New political era buoying securities market: Musiwa

IN 2014, a securities depository company (Chengetedzai Securities Depository) commenced the migration of paper-based titles into new electronic shares and has played an active role in the maintenance of the electronic register of securities on the market since then. This week, Zimbabwe Independent business reporter Melody Chikono (MC) interviewed CSD chief executive Campbell Musiwa (CM). See excerpts below:

MC: For the general populace, may you explain what a CSD is?

CM: A Central Securities Depository (CSD) is an organisation that maintains an electronic register of securities.

It allows ownership of securities to be easily transferred through an electronic book entry; and replaces paper certificates with electronic balances. The CSD system facilitates the clearing, settlement and safekeeping of securities. Securities include equities, money market instruments bonds, and mortgage-backed securities and derivatives.

MC: What has been the achievement of CSD since going live?

CM: The on-boarding of all ZSE (Zimbabwe Stock Exchange) counters by July 6 2015; and the launch of the CSD Fixed Income Securities module launched in September 2016. An average dematerialisation penetration ratio (demat ratio) across all ZSE counters stood at 39% as at 31 December 2017. The top four counters have dematerialised beyond 90 % CDC was rated A- by Thomas Murray Data Services, an international rating agency that specialises in rating CSDs, stock exchanges and other financial market infrastructures (FMIs). This provides an extra layer of comfort for issuers and investors as they can independently verify the quality of the CSD infrastructure, processes and procedures.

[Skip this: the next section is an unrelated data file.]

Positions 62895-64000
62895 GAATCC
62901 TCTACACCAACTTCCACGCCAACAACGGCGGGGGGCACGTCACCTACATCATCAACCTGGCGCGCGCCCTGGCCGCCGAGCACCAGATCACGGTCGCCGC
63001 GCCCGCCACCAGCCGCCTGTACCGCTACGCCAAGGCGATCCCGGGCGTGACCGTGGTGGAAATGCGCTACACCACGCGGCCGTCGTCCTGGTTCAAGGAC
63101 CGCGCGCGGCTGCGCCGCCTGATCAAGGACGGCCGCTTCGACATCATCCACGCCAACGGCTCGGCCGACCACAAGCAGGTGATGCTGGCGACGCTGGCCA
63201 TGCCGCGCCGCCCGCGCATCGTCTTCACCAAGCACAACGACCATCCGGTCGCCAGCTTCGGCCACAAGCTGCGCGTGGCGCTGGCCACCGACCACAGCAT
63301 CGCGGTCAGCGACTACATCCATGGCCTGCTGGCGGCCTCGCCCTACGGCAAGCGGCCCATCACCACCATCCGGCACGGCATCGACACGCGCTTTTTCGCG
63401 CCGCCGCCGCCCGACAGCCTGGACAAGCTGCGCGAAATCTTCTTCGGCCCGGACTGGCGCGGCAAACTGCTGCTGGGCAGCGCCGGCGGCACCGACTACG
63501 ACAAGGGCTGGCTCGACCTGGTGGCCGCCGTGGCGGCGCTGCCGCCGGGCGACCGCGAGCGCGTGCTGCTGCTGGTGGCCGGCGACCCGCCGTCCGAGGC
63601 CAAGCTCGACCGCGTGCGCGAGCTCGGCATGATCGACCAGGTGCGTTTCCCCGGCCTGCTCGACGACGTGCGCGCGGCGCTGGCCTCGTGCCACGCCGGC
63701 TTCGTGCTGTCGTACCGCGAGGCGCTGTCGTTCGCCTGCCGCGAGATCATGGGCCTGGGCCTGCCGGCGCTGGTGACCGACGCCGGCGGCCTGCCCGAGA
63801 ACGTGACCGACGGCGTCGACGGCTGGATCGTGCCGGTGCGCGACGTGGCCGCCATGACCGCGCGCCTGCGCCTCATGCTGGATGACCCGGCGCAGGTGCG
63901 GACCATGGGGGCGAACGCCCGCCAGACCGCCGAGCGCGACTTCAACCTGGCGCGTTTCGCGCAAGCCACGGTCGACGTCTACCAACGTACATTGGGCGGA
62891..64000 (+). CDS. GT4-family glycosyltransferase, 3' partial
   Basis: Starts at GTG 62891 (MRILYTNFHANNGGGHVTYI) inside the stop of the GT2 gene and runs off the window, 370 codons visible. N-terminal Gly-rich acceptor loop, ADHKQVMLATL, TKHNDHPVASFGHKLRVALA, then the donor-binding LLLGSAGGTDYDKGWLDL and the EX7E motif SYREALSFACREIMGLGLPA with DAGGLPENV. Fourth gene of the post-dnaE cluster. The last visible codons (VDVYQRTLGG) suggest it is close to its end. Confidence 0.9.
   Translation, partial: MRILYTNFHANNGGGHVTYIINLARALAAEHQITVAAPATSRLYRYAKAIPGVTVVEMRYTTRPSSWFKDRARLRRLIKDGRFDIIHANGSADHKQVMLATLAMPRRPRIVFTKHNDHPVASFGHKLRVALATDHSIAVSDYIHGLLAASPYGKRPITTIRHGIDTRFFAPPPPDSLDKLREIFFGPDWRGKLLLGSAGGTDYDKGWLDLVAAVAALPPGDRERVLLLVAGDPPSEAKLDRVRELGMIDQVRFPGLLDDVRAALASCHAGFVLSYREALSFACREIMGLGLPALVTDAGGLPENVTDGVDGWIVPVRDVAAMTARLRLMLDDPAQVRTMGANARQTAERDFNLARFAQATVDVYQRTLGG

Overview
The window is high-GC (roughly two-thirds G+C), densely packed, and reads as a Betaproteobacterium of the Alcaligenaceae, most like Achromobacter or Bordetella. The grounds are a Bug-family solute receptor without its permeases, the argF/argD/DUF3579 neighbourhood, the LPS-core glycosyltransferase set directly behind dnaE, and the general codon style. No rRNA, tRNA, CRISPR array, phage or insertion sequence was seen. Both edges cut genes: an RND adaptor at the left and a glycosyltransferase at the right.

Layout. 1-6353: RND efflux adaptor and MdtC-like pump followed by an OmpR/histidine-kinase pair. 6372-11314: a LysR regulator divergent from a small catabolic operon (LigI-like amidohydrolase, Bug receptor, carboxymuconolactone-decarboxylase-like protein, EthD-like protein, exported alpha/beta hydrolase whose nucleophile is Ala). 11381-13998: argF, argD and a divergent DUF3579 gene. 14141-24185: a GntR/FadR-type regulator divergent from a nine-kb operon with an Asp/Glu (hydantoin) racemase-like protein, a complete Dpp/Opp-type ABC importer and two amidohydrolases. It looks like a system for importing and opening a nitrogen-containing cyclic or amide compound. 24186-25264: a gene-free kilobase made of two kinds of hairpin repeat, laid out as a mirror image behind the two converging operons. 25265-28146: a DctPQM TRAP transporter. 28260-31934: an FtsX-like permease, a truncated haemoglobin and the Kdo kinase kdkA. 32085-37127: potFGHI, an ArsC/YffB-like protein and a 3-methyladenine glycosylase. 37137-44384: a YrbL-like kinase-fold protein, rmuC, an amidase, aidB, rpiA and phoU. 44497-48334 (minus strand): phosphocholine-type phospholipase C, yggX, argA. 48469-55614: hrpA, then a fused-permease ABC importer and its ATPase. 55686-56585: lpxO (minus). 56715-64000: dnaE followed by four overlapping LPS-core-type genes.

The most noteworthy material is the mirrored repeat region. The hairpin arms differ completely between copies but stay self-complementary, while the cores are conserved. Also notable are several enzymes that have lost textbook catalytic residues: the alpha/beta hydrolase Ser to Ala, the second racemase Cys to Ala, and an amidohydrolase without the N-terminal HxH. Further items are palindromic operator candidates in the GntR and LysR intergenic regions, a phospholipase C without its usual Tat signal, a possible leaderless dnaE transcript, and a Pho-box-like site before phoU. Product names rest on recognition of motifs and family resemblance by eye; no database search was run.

There has been a reduction in settlement time from T +5 to T +3 in May 2017, and CDC migrated from settlement of trades using commercial bank money to settlement using central bank money in November 2016.

Migration to settlement using central bank money, which also came with the introduction of collateral security to manage default risk which now stands at US$42,5 million. The migration of the CSD settlement model from delivery versus payment (DvP) model 1 to DvP model 2 which was achieved in November 2017. DvP model entails gross settlement of both securities and cash while DvP model 2 introduces netting on cash settlement. This improves market liquidity.

MC: How many counters have been on-boarded and how long did it take for all to come on board?

CM: There are 62 listed securities that are on-boarded on the CSD: 61 listed equities and 1 listed debt security. CDC on-boarded all ZSE-listed equities between September 2014 and July 2015 (all counters that were listed then). Other counters that were listed subsequent to that date were on-boarded when they were listed.

MC: Cumulatively, how many accounts have been opened and what is the split between local and foreign accounts?

CM: As at December 31 2017, there were 22 387 accounts on the CSD; 94% of the accounts were opened by local investors with the remaining 6% being opened by foreigners.

MC: By market value, how much has been processed on the CSD since going live?

CM: Since going live, the CSD has processed 35 315 ZSE trades with a value of US$2,1 billion.

MC: What challenges you have faced since you began operations?

CM: Low visibility and awareness on the operations of the CSD, which means the market still needs to be educated. Low trading volumes have affected revenues of all capital market players. Foreign currency shortages and challenges in repatriating proceeds for foreign investors. This has led to reduced participation by foreign investors.